Monday, August 1, 2011

TPM Compares the Tea Party to the Godfather

Thomas Lane at TPM has an article comparing the Tea Party to the Godfather. Specifically, Lane alludes to the scene in which Woltz wakes up with his racehorse's head in his bed after he refuses to do a favor for the Don. (Relevant video here.) Basically, I guess Lane's point is that the Tea Party was so extreme, they were willing to default (cut off the racehorse's head) if they didn't get less government (Johnny Fontane's movie deal). The movie producer - Woltz (the Democrats) first refuses to deal, but after he sees the extent the other side is willing to go to, he relents. As someone with a PhD in movie metaphors, I analyze below the jump:

First, props to anyone referencing "The Godfather". It's one of the best books/movies to come out in the last 100 years. However, I'm not sure this is an analogy that a Democrat wants to make. If you're familiar with the story, Woltz is a very wealthy and powerful movie producer. Ok, that's just like the Democrats. They have lots of power and influence. So far, so good. However, Woltz is a really bad guy. He sleeps with the young actresses that work for him, treats subordinates with contempt, and is generally a pompous windbag. If that's the guy that Lane wants to associate the Democrats with....ok, we can go with that. Moreover, Woltz reason for refusing to put Fontane in the movie isn't rational.

Even Woltz concedes that the part in the movie is perfect for Fontane. Woltz then tells Hagen that the reason he won't give the part to Fontane is because Fontane convinced one of Woltz's actresses to leave the movie industry and Woltz wants revenge. That's it. He's refusing to give the part out of spite. Even once Woltz puts Fontane in the move, Woltz is still going to make tons of money on the film. After Hagen tells Vito about Woltz's refusal to put Fontane in the movie, Vito realizes that Woltz isn't thinking reasonably, and he's a man who cannot be reasoned with. It's very clear in the book that Vito always tries to reason with people before he takes any sort of action, and he's famously feared in the Underworld when he pronounces that someone "cannot be reasoned with".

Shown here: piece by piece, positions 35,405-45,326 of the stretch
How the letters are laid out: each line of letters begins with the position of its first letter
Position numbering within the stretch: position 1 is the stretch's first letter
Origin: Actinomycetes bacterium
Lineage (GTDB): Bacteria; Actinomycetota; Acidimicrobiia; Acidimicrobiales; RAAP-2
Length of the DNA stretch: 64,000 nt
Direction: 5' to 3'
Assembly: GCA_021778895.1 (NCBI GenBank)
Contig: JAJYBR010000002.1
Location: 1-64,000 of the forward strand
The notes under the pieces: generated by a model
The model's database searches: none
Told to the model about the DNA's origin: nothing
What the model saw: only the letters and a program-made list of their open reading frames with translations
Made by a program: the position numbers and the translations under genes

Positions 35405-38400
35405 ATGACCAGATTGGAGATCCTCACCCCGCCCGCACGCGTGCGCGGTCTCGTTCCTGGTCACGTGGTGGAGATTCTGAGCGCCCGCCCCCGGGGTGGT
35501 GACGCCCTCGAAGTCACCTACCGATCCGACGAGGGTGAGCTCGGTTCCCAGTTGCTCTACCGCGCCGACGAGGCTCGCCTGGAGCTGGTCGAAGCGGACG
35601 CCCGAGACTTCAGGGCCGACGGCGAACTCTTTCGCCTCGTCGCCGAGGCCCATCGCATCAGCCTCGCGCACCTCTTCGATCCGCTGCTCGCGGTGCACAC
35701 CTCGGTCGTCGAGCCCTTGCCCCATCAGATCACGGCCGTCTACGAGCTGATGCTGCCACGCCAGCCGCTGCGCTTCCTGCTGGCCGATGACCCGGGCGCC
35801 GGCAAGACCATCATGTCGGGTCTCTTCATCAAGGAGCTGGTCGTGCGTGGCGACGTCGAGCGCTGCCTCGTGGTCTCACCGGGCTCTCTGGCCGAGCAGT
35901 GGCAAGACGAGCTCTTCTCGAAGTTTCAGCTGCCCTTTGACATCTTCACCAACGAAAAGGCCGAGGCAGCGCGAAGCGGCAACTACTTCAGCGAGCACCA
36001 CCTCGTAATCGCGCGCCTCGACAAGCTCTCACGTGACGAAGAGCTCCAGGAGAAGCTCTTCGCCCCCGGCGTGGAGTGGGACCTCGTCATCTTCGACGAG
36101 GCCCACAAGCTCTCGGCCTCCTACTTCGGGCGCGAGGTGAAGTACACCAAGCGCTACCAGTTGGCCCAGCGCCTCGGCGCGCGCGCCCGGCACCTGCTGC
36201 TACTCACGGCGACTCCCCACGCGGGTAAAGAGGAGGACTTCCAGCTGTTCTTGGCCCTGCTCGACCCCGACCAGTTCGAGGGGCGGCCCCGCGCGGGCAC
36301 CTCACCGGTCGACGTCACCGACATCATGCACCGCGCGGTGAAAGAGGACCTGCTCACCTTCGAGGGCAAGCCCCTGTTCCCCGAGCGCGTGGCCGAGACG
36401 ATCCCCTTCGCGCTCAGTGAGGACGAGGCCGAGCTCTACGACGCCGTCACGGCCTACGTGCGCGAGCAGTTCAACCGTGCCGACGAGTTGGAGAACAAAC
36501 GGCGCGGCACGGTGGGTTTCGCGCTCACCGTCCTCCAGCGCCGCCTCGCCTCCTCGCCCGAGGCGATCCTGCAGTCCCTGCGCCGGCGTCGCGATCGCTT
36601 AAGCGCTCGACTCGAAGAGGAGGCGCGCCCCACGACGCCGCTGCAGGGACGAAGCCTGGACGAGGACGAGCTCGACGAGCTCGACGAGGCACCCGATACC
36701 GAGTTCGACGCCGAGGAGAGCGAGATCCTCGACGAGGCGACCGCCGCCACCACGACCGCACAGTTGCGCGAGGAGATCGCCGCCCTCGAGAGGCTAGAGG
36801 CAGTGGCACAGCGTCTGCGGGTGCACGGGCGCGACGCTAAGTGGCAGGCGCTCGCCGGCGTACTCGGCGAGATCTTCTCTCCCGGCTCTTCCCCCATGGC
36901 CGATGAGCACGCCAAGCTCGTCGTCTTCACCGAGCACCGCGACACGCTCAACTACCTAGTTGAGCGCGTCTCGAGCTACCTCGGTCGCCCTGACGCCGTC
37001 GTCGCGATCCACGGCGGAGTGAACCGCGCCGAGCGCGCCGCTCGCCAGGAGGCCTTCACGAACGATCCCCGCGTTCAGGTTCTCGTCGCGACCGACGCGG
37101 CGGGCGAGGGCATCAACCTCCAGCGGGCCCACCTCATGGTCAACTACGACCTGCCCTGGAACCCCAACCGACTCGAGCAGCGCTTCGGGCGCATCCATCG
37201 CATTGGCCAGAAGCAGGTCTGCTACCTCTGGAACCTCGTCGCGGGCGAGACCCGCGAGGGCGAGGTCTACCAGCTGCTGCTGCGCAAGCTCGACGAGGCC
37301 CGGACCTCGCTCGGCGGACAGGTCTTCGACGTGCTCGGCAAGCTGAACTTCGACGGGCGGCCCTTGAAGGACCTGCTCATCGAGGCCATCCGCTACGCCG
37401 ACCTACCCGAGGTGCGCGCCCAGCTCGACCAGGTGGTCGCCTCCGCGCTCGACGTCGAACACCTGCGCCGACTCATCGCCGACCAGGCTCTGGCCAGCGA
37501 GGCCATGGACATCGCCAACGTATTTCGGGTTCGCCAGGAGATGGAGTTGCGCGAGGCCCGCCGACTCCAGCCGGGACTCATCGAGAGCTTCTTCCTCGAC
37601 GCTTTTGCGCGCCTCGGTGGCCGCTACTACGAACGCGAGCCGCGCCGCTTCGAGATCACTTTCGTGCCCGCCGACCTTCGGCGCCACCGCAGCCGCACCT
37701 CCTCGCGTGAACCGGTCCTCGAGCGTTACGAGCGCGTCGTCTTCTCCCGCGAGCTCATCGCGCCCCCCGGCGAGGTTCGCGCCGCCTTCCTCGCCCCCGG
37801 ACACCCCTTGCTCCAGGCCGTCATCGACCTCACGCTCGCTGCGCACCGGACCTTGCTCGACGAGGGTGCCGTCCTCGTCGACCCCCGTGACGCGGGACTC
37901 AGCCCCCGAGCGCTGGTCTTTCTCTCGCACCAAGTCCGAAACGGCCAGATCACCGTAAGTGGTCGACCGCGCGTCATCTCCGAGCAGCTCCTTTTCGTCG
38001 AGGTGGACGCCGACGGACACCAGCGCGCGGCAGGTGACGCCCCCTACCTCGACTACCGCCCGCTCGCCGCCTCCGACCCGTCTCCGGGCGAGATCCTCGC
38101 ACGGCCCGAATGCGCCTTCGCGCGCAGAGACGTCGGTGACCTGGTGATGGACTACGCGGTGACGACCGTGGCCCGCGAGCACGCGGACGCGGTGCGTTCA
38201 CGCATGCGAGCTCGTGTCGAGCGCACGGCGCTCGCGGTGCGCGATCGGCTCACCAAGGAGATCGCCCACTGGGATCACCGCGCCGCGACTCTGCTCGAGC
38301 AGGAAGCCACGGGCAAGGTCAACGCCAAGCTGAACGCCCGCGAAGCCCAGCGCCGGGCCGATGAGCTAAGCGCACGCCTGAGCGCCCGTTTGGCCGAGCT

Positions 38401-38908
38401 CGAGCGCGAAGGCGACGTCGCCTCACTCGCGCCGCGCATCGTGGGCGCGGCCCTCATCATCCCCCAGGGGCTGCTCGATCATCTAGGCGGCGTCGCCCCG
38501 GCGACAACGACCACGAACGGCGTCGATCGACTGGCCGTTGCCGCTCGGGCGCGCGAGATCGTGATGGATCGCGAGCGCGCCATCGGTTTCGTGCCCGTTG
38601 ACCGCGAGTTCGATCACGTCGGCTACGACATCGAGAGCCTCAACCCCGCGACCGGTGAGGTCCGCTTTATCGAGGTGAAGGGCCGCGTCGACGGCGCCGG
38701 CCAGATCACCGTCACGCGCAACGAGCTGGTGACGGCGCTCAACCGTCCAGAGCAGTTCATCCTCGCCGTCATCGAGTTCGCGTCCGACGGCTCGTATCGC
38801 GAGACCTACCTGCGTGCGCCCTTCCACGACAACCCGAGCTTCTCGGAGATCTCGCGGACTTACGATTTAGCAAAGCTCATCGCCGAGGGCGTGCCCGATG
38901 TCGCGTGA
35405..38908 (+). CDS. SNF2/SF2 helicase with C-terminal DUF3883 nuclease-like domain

So, let's bring this back to the real world. I think the Tea Party folks would say that they tried to reason with the Democrats on the fiscal shape of the country. They tried to get them to go along with the idea of balancing the budget and getting to a point where you don't spend more than you take in. However, when the Democrats initially failed to agree to this, the Tea Party folks might have felt like they were dealing with people "who couldn't be reasoned with on that issue". Now, to be fair, maybe the Democrats felt the same way. However, both parties had the same specter of default (the horse head) if no agreement could be reached. We could have had a default and maybe the Tea Party would have woken up with a "horse head" in their bed come the next election if the voters show them the door. So the analogy breaks down a little.

But here's where the analogy is dead-on: In life, usually the people who are willing to risk everything for victory achieve victory. The Tea Party was willing to risk the default and the Democrats (and the GOP also) weren't. All things being equal, in a confrontation, the more committed party wins, who will do what's necessary to win - wins. To borrow from another (but lesser) mob movie "The Untouchables", Ness learns the "Chicago Way" from Malone:

Malone: You said you wanted to get Capone. Do you really wanna get him? You see what I'm saying is, what are you prepared to do?
Ness: Anything and everything in my power.
Malone: And *then* what are you prepared to do? If you open the can on these worms you must be prepared to go all the way because they're not gonna give up the fight until one of you is dead.
Ness: How do you do it then?
Malone: You wanna know how you do it? Here's how, they pull a knife, you pull a gun. He sends one of yours to the hospital, you send one of his to the morgue. That's the Chicago way, and that's how you get Capone! Now do you want to do that? Are you ready to do that?
Ness: I have sworn to capture this man with all legal powers at my disposal and I will do so.
Malone: Well, the Lord hates a coward. Do you know what a blood oath is, Mr. Ness?
Ness: Yes.
Malone: Good, 'cause you just took one

What the establishment folks (both Democrats and Republicans) didn't realize is that all the Tea Party Congressmen who were recently elected took a "blood oath" (for better or worse) to rein in spending. Therefore, they were ready to do anything necessary to achieve that. The establishment party wasn't as committed to their ideals - so they caved.

And the Democrats and Republicans would do well to remember - Vito Corleone and Ness win out in their confrontations because they were the ones who saw the fight all the way to the end. I wouldn't trust either the establishment Democrats or the establishment Republicans to have that kind of commitment.

[H/T: Althouse]

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